Advertiser Disclosure

A Complete Checklist of Dorm Room Essentials

Mother hugging daughter going off to college
Terry Vine / Getty Images

As an incoming college freshman, moving out of your parents’ house and into your dorm room is an incredibly exciting milestone. Living in a dorm is a fantastic way to break out of your comfort zone, make new friends, and learn how to take care of yourself. However, gearing up to live on your own requires some advanced planning — which is why MYMOVE has put together this complete checklist of dorm room essentials.

In this article, you’ll find ideas for what to bring to school, as well as a step-by-step guide on preparing your dorm room for move-in. With this college dorm checklist, you’ll have everything you need for a successful school year.

Dorm checklist: 50 college essentials

For your bed:

  1. Two sets of sheets (typically in size Twin XL)
  2. Down comforter
  3. Duvet cover set
  4. Pillows
  5. Bed risers
  6. Mattress protector
  7. Bedside caddy

For the bathroom:

  1. Two sets of towels
  2. Portable shower caddy
  3. Waterproof flip-flops
  4. Shampoo and conditioner
  5. Electric toothbrush

For your study space:

  1. Desk lamp
  2. Desk organizer
  3. Desktop power strip (with USB ports)
  4. Printer
  5. Index cards
  6. Trash/recycling bin

For your “kitchen:”

  1. Reusable drinking cups
  2. Water purification pitcher and filters
  3. Reusable bowls and reusable plates
  4. Basic silverware set
  5. Electric kettle or coffee maker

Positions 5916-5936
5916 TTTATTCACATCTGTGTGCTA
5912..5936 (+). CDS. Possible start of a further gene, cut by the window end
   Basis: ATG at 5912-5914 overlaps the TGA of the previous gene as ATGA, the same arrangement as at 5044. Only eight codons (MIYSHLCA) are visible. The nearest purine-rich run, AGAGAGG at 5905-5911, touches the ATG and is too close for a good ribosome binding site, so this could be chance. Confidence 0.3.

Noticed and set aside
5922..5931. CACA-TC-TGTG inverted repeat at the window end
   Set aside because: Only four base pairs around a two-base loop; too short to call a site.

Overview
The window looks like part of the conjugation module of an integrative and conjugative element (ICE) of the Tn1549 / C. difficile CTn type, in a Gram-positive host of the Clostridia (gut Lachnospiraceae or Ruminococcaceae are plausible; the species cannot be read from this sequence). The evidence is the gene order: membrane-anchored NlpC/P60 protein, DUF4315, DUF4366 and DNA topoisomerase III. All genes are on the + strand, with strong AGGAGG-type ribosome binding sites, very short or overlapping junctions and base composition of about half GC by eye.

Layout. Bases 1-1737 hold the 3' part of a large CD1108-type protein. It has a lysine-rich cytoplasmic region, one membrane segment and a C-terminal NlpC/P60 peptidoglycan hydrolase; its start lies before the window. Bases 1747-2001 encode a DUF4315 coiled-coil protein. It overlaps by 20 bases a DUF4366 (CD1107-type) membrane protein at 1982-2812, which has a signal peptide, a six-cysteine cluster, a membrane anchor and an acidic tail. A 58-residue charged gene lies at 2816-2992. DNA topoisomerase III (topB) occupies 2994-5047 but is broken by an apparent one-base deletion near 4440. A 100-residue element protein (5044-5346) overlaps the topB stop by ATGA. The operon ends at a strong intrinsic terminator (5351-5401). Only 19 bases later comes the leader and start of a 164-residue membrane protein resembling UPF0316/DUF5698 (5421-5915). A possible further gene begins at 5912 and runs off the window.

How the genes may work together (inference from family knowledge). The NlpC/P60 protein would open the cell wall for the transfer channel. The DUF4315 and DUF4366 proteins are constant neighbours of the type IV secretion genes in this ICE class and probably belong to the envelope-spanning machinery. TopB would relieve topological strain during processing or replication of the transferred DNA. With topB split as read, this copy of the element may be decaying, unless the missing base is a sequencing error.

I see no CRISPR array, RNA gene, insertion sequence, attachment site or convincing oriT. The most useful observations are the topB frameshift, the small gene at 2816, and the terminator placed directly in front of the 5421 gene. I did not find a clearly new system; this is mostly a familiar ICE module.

6. Mini fridge
  7. Microwave

For your “living room:”

  1. Saucer chair
  2. Small rug
  3. Adjustable floor lamp
  4. Bluetooth speaker
  5. Throw blanket

For storage:

  1. Adhesive hooks
  2. Storage cubes
  3. Hangers
  4. Shoe organizer
  5. Plastic storage bins
  6. Jewelry organizer

For decoration:

  1. Decorative tapestry
  2. LED strip lights
  3. Wall art
  4. Artificial plants
  5. Photo frames
  6. Decorative pillows

For those things you probably haven’t even thought of:

  1. Small personal safe
  2. First aid kit
  3. Laundry basket
  4. Full-length mirror
  5. Laptop stand
  6. Portable fan
  7. To-go coffee cup
  8. Wireless phone charger

How to prepare your college dorm room in 8 simple steps

Step 1: Figure out the dimensions and layout of your space. 

First, you’ll need to understand how much available space you have. If you’ll be living in a suite-style dorm, you’ll likely have a common area, as well as a bathroom that you’ll share with just a few roommates. If you’re in a traditional dorm, you’ll probably just have a shared bedroom with a communal bathroom down the hall.

Step 2: Find out what’s included in your room. 

Some dorm rooms will have a complete kitchen setup, while others might only come with a mini-fridge. Reach out to your school’s housing office ahead of time to determine what’s already in your room.

Step 3: Get in touch with your roommate. 

Before school starts, try to contact your roommate to learn more about them and discuss what items you plan on bringing to school. For instance, if you already have a floor lamp, you can arrange to bring it for the shared area, rather than both of you bringing multiple items that aren’t necessary. Good communication upfront will help you both avoid headaches later on.

Pro tip: Make an inventory of all of the items you’re contributing to your dorm room. This will help you keep track of what belongs to you, and what belongs to your roommate. 

Step 4: Secure your move-in date.

Most colleges will send you an email over the summer with Moving Day details — including the date and time of your move. Put those details on your calendar, and start to make a plan. Figure out who’s going to help, what car you’re going to load up for the journey, and about how many trips you’ll have to make to get everything moved in.

Pro tip: Contact your housing office to see if there’s an elevator in your building. If there isn’t one, prepare yourself for lots of stairs.

Step 5: Pack only the must-have items from home.